Kelley’s inspiration comes in part from the European concept of local bulk wine, where consumers fill their own jugs at the village co–op or neighborhood shop, and a philosophy of maintaining freshness. Instead of glass bottles or jugs, however, Kelley uses reusable stainless steel canisters made by Kleen Kanteen, a company based in Chico, California. At present, the Natural Process Alliance is distributed directly to restaurants in Northern California through a delivery service that exchanges empty canisters for full ones bottled on demand.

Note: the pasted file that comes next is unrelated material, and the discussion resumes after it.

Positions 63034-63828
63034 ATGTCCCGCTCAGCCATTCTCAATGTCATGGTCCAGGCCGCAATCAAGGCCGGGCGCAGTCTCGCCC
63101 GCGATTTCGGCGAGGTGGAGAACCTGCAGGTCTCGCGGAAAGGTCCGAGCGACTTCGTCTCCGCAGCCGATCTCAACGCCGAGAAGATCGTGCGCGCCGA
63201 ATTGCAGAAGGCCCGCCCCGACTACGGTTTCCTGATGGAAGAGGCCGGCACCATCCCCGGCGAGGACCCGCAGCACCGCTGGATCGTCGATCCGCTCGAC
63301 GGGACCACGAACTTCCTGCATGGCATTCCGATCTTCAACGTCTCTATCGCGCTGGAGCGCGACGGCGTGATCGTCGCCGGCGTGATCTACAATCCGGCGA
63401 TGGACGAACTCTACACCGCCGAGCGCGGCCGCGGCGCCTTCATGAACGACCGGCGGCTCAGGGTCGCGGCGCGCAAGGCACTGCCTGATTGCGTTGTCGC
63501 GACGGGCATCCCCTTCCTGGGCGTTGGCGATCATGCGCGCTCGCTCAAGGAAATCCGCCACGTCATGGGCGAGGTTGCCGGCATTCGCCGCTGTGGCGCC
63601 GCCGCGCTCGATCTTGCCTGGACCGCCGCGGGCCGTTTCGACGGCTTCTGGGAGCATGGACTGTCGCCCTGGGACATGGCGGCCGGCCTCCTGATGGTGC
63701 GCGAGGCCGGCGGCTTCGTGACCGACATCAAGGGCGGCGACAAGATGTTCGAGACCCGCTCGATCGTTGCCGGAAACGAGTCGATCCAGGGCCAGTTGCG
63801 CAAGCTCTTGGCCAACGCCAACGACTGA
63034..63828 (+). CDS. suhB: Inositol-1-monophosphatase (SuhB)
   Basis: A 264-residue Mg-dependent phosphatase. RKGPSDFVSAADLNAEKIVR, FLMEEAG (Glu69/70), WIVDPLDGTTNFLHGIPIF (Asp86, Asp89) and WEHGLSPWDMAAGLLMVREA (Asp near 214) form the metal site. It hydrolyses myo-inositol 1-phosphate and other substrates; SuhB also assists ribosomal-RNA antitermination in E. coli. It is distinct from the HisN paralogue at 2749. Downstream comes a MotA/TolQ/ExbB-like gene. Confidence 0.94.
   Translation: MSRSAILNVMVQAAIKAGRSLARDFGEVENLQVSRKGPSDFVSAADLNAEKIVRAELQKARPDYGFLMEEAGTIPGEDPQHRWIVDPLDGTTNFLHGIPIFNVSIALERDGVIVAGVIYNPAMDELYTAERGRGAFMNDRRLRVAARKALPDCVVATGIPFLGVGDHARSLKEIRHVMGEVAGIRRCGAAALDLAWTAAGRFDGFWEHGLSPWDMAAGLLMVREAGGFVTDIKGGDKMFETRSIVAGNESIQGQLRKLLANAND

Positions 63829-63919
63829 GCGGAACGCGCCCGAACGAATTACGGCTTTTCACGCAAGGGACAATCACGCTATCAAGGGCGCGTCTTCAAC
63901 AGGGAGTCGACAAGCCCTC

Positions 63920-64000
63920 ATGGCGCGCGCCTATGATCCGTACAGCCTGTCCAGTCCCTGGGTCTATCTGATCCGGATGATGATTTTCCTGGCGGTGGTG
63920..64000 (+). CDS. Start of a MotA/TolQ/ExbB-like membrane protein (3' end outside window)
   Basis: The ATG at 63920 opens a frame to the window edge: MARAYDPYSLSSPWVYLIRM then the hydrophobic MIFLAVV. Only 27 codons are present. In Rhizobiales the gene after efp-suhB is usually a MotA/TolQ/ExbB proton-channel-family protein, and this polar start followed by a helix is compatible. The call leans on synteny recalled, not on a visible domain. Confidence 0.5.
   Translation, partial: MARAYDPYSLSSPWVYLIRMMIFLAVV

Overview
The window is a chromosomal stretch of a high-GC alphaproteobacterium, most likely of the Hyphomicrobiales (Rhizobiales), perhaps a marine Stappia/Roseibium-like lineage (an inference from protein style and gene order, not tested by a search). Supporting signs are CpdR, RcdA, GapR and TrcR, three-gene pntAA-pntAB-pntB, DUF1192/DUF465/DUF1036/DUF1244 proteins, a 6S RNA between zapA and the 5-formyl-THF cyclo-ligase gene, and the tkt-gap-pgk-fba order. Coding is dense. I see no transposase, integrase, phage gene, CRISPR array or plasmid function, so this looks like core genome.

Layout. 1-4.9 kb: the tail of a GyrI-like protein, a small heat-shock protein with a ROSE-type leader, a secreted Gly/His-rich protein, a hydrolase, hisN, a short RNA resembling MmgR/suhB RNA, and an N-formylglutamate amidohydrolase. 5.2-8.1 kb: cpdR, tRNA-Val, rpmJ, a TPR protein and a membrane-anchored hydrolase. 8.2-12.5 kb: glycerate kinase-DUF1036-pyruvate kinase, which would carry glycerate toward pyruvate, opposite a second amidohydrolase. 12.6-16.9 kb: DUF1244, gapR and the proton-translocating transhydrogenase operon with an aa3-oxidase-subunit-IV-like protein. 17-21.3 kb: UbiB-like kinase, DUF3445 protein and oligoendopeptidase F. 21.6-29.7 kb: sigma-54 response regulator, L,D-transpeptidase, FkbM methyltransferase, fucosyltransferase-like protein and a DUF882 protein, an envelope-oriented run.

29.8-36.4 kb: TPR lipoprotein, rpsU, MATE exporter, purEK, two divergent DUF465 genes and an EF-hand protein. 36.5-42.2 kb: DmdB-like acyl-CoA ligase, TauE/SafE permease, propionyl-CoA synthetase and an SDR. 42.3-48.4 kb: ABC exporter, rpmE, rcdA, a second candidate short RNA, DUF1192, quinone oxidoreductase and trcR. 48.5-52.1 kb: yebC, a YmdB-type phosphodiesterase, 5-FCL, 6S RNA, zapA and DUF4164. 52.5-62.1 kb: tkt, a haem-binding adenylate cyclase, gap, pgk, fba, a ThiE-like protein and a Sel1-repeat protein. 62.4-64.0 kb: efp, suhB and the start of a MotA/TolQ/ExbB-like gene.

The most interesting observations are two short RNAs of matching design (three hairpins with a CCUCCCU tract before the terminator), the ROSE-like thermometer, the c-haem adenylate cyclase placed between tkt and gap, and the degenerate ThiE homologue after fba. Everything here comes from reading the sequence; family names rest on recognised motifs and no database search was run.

“It’s about getting truly fresh wine,” says Kelley. Bottling with reusable stainless canisters allows Kelley to avoid using cork and heavy glass bottles, in exchange for a process that he feels gives him greater control in the winery. Kelley’s wines — a 2008 pinot gris from the Chalk Hill appellation and an ‘08 chardonnay from the Sonoma Coast — are vibrant and expressive, with full, rich flavors yet free from the heaviness of oak or overripe sweetness. While his methodology clearly limits the range of the wines (the project isn’t designed for large-scale distribution), there’s no denying their freshness.
This story was featured in W&S February 2009.
This story appears in the print issue of February 2009.
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